• A 19th-century chapter in the ongoing struggle for school integration. When Sarah Roberts was thrown out of her all-white Boston elementary school in 1847, her parents fought back through the courts. Robert Morris, an African-American attorney, and Charles Sumner, a white attorney, joined forces to argue the case before Massachusetts judges. Those judges ruled in favor of segregated schools, but Sarah's father turned to public opinion and legislation, eventually winning the right for his daughter and all others to attend integrated neighborhood schools. Goodman goes on to briefly enumerate the difficulties that would still be faced in the long fight for equal opportunity education, culminating in the more famous case of Brown v. Board of Education in 1954. It's too bad that acknowledgment of Boston's 1970s-era school-integration battles is relegated to a timeline along with other dismaying post-Brown integration facts. Lewis' watercolor-and-gouache paintings portray the faces of the family, the courtroom scenes, and 19th-century Boston with delicacy and atmosphere. The concluding double-page-spread vista of a sailing ship docked near a modern skyscraper, albeit quite lovely, is out of place. Expanding the understanding of equal rights in the classroom is sadly timely, and this helps to fill in an early part of the picture. (afterword, sources and resources, author's note) (Informational picture book. 7-10)(Kirkus Reviews, November 1, 2015)
http://library.link/vocab/ext/novelist/bookUI
10459778
Cataloging source
DLC
http://library.link/vocab/creatorDate
1952-
http://library.link/vocab/creatorName
Goodman, Susan E.
Dewey number
344.744/0798
Illustrations
illustrations
Index
no index present
Intended audience
770L
Intended audience source
Lexile
Interest level
LG
Literary form
non fiction
http://library.link/vocab/ext/novelist/minGradeLevel
  • 2
  • 4
Nature of contents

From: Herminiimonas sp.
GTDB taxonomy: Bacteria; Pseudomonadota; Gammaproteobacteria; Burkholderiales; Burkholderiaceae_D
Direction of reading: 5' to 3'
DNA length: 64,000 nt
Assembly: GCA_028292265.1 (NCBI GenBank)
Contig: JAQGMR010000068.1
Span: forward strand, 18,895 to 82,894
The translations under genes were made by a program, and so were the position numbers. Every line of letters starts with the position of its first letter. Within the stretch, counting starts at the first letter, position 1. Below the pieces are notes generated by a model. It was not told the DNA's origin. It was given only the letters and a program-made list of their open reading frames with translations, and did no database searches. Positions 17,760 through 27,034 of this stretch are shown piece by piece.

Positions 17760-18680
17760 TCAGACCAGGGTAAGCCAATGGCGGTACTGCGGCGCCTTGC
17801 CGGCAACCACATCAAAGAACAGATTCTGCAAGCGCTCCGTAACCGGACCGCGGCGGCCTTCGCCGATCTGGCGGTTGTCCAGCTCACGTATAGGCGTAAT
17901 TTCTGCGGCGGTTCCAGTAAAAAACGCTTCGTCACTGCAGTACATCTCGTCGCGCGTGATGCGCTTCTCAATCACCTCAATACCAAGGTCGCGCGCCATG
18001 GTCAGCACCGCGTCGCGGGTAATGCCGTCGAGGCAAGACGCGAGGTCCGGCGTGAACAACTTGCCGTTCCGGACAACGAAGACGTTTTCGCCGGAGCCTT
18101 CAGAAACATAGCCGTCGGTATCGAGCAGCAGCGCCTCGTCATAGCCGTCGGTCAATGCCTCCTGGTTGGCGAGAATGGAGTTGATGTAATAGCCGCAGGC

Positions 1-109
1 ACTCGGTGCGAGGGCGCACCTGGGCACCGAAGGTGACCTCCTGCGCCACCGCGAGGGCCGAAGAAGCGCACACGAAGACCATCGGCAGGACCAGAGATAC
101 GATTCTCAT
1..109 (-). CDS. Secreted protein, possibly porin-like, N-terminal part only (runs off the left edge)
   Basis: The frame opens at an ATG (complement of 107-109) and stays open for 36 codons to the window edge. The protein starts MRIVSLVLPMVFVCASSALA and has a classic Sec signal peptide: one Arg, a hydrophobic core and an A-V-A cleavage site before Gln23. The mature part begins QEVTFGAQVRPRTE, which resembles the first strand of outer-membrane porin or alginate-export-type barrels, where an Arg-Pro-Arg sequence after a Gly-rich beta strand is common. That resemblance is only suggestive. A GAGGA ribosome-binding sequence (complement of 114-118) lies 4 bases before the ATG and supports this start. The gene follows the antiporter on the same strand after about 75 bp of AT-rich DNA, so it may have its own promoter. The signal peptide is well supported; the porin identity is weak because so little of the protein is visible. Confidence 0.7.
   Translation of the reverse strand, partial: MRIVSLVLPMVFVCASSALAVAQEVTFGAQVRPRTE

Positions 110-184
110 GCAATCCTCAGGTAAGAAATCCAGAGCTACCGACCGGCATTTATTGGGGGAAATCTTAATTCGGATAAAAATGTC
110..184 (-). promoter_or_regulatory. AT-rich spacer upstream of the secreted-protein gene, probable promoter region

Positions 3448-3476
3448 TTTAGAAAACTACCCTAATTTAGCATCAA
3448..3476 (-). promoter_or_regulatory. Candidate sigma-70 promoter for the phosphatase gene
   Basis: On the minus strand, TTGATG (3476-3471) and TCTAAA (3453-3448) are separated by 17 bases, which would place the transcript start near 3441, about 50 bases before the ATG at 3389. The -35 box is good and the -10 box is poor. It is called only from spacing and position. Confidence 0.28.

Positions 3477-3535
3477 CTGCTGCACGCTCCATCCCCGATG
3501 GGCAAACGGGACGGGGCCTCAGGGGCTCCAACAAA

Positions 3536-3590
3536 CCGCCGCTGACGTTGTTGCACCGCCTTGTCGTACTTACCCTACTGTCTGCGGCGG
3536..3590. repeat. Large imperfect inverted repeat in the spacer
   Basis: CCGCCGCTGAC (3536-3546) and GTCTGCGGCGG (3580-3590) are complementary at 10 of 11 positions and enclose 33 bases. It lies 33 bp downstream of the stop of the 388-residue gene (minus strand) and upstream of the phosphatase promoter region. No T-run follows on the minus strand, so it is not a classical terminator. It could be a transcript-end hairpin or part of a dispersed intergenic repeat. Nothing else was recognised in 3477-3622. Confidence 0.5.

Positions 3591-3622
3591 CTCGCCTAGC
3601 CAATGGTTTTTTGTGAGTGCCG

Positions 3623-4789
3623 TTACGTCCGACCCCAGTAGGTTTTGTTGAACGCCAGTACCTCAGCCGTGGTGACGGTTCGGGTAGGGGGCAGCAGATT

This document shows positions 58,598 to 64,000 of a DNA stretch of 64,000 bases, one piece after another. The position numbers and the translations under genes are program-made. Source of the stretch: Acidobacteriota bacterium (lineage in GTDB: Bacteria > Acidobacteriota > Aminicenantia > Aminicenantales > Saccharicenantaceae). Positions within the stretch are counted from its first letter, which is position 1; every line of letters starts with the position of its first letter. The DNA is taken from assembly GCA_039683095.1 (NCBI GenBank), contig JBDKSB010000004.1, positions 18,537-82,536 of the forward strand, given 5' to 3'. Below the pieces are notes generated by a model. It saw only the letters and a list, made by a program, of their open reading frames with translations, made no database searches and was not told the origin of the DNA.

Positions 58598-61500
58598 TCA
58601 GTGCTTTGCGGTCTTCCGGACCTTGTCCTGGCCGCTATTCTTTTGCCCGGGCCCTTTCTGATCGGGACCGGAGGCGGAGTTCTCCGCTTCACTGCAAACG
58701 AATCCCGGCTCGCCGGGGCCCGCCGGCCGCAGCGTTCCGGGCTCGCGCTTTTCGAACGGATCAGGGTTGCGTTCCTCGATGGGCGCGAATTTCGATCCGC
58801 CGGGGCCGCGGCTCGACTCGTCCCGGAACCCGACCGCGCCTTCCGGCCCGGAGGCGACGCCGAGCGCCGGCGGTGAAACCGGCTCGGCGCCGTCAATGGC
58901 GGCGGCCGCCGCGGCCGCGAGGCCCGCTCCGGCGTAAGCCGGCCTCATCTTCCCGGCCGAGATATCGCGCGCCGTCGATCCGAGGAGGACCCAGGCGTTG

bibliography
Reading level
4.7
http://library.link/vocab/relatedWorkOrContributorName
Lewis, Earl B.
http://library.link/vocab/resourcePreferred
True
Study program name
Accelerated Reader AR
http://library.link/vocab/subjectName
  • Roberts, Sarah C
  • Roberts, Sarah C
  • Roberts, Sarah C
  • Segregation in education
  • Discrimination in education
  • African Americans
  • African Americans
  • Segregation in education
  • Segregation in education
  • Discrimination in education
  • African Americans
  • African Americans
  • Segregation in education
  • African Americans
  • African Americans
  • Discrimination in education
  • Segregation in education
  • Trials
  • Massachusetts
  • Massachusetts
  • United States
Target audience
juvenile
http://bibfra.me/vocab/lite/titleRemainder
how one girl put segregation on trial
Label
The first step : how one girl put segregation on trial, Susan E. Goodman ; illustrated by E.B. Lewis
Instantiates
Publication
Bibliography note
Includes bibliographical references
Carrier category
volume
Carrier category code
  • nc
Carrier MARC source
rdacarrier
Content category
text
Content type code
  • txt
Content type MARC source
rdacontent
Control code
1486927
Dimensions
26 cm
Extent
1 volume (unpaged)
Isbn
9780802737397
Lccn
2015008527
Media category
unmediated
Media MARC source
rdamedia
Media type code
  • n
Other physical details
color illustrations
System control number
  • (Sirsi) i9780802737397
  • (OCoLC)908176449
Label
The first step : how one girl put segregation on trial, Susan E. Goodman ; illustrated by E.B. Lewis
Publication
Bibliography note
Includes bibliographical references
Carrier category
volume
Carrier category code
  • nc
Carrier MARC source
rdacarrier
Content category
text
Content type code
  • txt
Content type MARC source
rdacontent
Control code
1486927
Dimensions
26 cm
Extent
1 volume (unpaged)
Isbn
9780802737397
Lccn
2015008527
Media category
unmediated
Media MARC source
rdamedia
Media type code
  • n
Other physical details
color illustrations
System control number
  • (Sirsi) i9780802737397
  • (OCoLC)908176449

Subject